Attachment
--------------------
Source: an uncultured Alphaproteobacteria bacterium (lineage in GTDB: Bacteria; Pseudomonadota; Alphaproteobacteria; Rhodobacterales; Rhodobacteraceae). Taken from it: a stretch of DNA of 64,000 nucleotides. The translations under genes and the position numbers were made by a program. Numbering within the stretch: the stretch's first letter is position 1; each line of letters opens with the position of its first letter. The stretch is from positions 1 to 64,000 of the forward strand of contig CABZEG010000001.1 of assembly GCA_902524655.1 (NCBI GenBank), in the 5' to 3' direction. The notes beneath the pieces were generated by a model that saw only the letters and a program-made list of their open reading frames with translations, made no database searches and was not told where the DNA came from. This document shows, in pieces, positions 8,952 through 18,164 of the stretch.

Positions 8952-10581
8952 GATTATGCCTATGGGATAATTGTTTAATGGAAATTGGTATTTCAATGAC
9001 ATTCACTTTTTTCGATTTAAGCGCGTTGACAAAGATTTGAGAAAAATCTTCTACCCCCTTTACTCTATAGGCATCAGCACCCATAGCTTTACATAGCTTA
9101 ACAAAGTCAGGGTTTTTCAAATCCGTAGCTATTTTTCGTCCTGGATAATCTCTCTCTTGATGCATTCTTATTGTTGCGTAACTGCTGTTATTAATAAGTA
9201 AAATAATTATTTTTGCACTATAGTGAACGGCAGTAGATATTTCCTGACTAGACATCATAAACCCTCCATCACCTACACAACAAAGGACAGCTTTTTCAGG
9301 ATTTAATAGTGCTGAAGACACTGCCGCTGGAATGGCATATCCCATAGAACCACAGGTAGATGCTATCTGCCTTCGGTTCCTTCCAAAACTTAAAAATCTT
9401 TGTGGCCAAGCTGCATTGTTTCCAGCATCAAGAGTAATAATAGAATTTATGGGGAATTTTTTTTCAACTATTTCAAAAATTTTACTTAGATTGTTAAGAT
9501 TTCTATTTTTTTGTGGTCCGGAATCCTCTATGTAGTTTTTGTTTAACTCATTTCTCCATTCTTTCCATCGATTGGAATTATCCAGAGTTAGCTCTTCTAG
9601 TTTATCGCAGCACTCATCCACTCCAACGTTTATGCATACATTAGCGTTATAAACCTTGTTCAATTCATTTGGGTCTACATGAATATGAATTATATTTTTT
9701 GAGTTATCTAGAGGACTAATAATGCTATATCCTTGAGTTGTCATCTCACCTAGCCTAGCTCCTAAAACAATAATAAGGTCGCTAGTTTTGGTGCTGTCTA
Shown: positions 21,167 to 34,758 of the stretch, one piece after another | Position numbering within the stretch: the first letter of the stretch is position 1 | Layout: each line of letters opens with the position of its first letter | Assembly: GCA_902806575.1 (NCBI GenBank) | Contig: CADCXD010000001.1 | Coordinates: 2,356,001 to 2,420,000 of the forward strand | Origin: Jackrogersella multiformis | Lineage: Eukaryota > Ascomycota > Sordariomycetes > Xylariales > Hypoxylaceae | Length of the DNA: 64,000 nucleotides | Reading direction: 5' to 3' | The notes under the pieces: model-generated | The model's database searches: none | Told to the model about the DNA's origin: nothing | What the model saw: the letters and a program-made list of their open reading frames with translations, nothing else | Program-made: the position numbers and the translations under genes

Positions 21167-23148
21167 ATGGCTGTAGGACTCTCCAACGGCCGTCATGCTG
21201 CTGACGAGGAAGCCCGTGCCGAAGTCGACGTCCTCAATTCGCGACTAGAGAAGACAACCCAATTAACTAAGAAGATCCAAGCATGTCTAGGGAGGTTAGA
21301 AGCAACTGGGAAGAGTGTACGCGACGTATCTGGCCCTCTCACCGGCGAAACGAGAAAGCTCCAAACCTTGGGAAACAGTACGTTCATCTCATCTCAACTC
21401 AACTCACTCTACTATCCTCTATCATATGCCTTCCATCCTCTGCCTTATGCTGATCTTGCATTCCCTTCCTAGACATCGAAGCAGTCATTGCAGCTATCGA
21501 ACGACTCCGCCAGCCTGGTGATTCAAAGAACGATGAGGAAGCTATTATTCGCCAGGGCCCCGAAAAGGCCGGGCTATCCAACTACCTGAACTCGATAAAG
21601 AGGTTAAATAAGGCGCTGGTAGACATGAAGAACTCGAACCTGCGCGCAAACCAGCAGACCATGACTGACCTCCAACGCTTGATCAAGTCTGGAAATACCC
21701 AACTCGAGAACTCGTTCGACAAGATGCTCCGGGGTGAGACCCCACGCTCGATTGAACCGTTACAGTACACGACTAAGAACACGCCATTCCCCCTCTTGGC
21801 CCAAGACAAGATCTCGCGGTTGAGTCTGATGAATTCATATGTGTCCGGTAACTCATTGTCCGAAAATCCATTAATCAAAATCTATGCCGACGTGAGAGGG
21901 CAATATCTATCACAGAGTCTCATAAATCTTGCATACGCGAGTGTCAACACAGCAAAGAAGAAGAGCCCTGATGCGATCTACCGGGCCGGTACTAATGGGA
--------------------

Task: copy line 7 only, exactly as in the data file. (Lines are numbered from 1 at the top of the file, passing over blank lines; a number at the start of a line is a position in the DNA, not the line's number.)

9301 ATTTAATAGTGCTGAAGACACTGCCGCTGGAATGGCATATCCCATAGAACCACAGGTAGATGCTATCTGCCTTCGGTTCCTTCCAAAACTTAAAAATCTT